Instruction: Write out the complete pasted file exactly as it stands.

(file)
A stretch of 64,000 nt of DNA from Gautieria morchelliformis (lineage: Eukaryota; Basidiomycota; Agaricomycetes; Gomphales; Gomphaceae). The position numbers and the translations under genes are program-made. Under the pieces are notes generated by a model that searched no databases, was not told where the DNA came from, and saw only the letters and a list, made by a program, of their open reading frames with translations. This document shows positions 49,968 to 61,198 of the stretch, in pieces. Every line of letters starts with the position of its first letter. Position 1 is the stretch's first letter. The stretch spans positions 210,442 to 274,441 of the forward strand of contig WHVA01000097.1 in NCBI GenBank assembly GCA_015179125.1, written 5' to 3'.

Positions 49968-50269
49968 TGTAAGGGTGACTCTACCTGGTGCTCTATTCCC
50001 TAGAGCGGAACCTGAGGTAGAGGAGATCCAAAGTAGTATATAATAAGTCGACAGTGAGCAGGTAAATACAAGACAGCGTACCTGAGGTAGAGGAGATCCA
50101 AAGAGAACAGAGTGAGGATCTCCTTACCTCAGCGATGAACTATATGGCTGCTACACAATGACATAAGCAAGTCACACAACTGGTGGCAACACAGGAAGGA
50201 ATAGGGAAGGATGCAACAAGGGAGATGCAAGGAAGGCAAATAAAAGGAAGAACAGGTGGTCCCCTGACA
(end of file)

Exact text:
A stretch of 64,000 nt of DNA from Gautieria morchelliformis (lineage: Eukaryota; Basidiomycota; Agaricomycetes; Gomphales; Gomphaceae). The position numbers and the translations under genes are program-made. Under the pieces are notes generated by a model that searched no databases, was not told where the DNA came from, and saw only the letters and a list, made by a program, of their open reading frames with translations. This document shows positions 49,968 to 61,198 of the stretch, in pieces. Every line of letters starts with the position of its first letter. Position 1 is the stretch's first letter. The stretch spans positions 210,442 to 274,441 of the forward strand of contig WHVA01000097.1 in NCBI GenBank assembly GCA_015179125.1, written 5' to 3'.

Positions 49968-50269
49968 TGTAAGGGTGACTCTACCTGGTGCTCTATTCCC
50001 TAGAGCGGAACCTGAGGTAGAGGAGATCCAAAGTAGTATATAATAAGTCGACAGTGAGCAGGTAAATACAAGACAGCGTACCTGAGGTAGAGGAGATCCA
50101 AAGAGAACAGAGTGAGGATCTCCTTACCTCAGCGATGAACTATATGGCTGCTACACAATGACATAAGCAAGTCACACAACTGGTGGCAACACAGGAAGGA
50201 ATAGGGAAGGATGCAACAAGGGAGATGCAAGGAAGGCAAATAAAAGGAAGAACAGGTGGTCCCCTGACA